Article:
FAIRFAX COUNTY, Va. — Late last month, Suparna Dutta’s son, a student at Thomas Jefferson High School for Science and Technology, started sending his mother distressing videos from a mandatory lesson straight out of controversial critical race theory — all in the name of “socio-emotional learning.”
The lesson centered a Netflix film, “13th,” with controversial activist and Communist Party member Angela Davis and a biased narrative about policing in the United States. While all discrimination must be eliminated in policing, the film has this odd takeaway: “Criminals are constitutionally deprived of freedom.”
Also unsettling, the PowerPoint slides had the distinct bright yellow three stripes that are the official brand of Black Lives Matter, the multimillion-dollar global enterprise. The slides included a key BLM mantra, “Racism as a structure,” with the menacing oversized finger of a white man over a cowering young black man.
For about 36 minutes, teachers lectured the students—who are about 70 percent Asian, 10 percent black, Hispanic, and multiracial, and 20 percent white—about the critical race theory concept of “intersectionality” and called out the mostly minority students of color for their alleged “racism,” stating without any evidence: “At T.J., the lack of diversity and informed students has perpetuated microaggressions and casual racism.”
In a videotaped message accompanying the lesson, Anant Das, an alumnus from the local activist TJ Alumni Action Group, scolded the students for salsa dancing at an international night celebration, which he called cultural “appropriation.” Teachers also led a bizarre discussion on “what stereotypes might you have about your own culture.” They pushed activism, stating: “Ways to address racism can include being upfront and vocal or pushing for social change through your own actions.”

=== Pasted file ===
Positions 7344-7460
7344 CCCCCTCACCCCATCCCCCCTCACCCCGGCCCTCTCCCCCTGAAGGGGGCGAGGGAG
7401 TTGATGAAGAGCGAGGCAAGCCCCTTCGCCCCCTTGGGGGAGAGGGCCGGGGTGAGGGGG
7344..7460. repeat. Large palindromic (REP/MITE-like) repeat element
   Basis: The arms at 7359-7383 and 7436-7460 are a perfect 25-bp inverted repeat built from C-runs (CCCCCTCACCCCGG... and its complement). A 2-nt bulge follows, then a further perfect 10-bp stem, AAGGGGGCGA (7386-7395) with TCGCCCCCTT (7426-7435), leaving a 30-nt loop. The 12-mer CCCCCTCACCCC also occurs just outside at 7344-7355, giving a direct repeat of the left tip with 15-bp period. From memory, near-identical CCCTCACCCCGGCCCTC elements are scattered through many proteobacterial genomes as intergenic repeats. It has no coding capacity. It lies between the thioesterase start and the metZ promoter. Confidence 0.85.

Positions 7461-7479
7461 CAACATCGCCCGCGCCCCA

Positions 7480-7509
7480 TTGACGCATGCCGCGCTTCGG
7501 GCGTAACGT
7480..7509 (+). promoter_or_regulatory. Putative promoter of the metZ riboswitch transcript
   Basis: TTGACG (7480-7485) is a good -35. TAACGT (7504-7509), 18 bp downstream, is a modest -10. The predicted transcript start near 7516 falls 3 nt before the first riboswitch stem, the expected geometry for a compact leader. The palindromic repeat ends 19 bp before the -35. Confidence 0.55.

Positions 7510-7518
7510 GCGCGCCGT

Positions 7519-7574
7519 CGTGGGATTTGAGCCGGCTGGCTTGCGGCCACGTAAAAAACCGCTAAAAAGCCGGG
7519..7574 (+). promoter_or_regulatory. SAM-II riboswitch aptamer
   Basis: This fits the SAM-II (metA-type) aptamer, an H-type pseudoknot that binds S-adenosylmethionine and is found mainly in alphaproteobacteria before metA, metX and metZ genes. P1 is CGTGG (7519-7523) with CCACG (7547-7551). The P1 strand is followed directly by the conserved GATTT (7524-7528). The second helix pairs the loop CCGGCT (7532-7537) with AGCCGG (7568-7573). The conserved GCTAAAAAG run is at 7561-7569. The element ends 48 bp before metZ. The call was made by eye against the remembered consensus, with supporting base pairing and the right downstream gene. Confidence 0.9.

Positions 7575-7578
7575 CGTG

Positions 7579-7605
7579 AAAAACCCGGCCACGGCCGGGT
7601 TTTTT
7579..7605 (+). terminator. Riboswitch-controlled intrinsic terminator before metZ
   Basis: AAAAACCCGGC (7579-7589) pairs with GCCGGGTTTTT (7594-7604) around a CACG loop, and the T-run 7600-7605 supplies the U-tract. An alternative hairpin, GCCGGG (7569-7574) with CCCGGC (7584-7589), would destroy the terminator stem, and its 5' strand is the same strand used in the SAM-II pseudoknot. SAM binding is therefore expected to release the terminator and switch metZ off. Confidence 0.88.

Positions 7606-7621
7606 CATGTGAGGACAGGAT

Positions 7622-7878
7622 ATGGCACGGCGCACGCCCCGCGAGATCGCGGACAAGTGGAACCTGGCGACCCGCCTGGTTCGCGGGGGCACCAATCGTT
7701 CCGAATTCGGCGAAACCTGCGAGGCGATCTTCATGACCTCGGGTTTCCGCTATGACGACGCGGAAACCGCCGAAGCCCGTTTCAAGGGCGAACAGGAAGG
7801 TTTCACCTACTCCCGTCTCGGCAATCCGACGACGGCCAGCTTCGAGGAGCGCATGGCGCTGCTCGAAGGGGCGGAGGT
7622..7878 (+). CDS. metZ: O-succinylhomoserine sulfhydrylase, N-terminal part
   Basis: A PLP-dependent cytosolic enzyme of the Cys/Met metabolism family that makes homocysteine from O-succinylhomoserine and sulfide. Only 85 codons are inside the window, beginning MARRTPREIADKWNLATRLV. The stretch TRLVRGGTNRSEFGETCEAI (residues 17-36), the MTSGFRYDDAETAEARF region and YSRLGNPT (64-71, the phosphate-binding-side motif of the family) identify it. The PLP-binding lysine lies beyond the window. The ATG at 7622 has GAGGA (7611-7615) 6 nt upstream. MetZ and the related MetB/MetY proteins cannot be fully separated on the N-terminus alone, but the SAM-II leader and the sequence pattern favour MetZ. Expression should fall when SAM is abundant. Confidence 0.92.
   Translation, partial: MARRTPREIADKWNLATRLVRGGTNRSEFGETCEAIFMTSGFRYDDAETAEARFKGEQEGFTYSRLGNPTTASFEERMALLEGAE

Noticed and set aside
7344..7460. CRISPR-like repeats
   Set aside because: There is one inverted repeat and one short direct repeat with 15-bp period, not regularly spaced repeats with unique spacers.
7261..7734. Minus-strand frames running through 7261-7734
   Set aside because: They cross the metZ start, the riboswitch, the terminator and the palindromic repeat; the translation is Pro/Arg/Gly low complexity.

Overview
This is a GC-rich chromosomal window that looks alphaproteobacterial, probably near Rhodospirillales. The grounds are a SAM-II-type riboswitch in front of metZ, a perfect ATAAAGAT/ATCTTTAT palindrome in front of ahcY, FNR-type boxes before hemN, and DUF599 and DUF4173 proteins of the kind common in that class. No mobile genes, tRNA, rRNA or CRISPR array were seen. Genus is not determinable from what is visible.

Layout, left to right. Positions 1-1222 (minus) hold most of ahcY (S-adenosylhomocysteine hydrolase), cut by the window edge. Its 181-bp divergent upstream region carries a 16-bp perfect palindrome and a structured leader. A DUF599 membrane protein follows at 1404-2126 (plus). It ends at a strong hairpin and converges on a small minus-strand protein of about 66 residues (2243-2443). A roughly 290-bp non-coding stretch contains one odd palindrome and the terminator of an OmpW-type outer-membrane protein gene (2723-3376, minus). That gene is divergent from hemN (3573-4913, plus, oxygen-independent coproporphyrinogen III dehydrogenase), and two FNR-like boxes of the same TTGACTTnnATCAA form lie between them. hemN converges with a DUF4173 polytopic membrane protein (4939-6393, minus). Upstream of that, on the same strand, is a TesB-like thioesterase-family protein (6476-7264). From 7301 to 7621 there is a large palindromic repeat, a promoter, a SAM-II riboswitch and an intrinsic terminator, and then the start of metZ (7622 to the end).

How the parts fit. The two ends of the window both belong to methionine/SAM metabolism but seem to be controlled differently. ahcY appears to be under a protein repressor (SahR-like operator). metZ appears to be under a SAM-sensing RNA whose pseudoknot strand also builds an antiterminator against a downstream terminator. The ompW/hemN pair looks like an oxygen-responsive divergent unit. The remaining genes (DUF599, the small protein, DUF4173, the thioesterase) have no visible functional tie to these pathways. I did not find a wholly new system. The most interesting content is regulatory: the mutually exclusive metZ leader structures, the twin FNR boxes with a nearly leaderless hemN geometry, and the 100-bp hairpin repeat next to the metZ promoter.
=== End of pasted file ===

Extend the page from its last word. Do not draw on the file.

The “Extra Resources” included a reference to “Black Lives Matter,” with a link to the official website for the Black Lives Matter Global Network Foundation.
The “Black Lives Matter” link in the slide takes students straight to BlackLivesMatter.com, with snappy invitations: “Join the Global Movement” and a sign up for “periodic text messages from Black Lives Matter Global Network Foundation.” With just one click, T.J. students were directed to the political ambitions of the Black Lives Matter PAC, with its list of 2020 election endorsements, including specific politicians, including a specific school board member, Shayla Adams-Stafford, in nearby Prince George’s County, Md.
Enraged, parents, including me, questioned the school’s activist principal, Ann Bonitatibus. She wrote to the T.J. Parent Teacher Student Association president claiming, “There is no critical race theory training with students.” She deflected responsibility for the teaching, calling it “a project initiated and created by students for students.”
But 200-plus pages of internal school emails, disclosed in response to a Freedom of Information Act request, reveal that on Aug. 19, 2020, Bonitatibus sent the T.J. “Equity Team,” including two assistant principals, a message that she had met with student government leaders about a plan to show the “13th” documentary in summer 2021, along with a conversation on “anti-racism.” She wrote, “I shared with them that their idea doesn’t necessarily need to wait until next school year. There could be a way to think about their proposal or a variation of it for this year.”
Over the next seven months, the T.J. principal, two assistant principals, the director of student services, at least three teachers, several counselors, and a Fairfax County Public Schools “equity” officer directly edited, wrote, and reviewed all of the content for the lesson, masked as “socio-emotional learning.”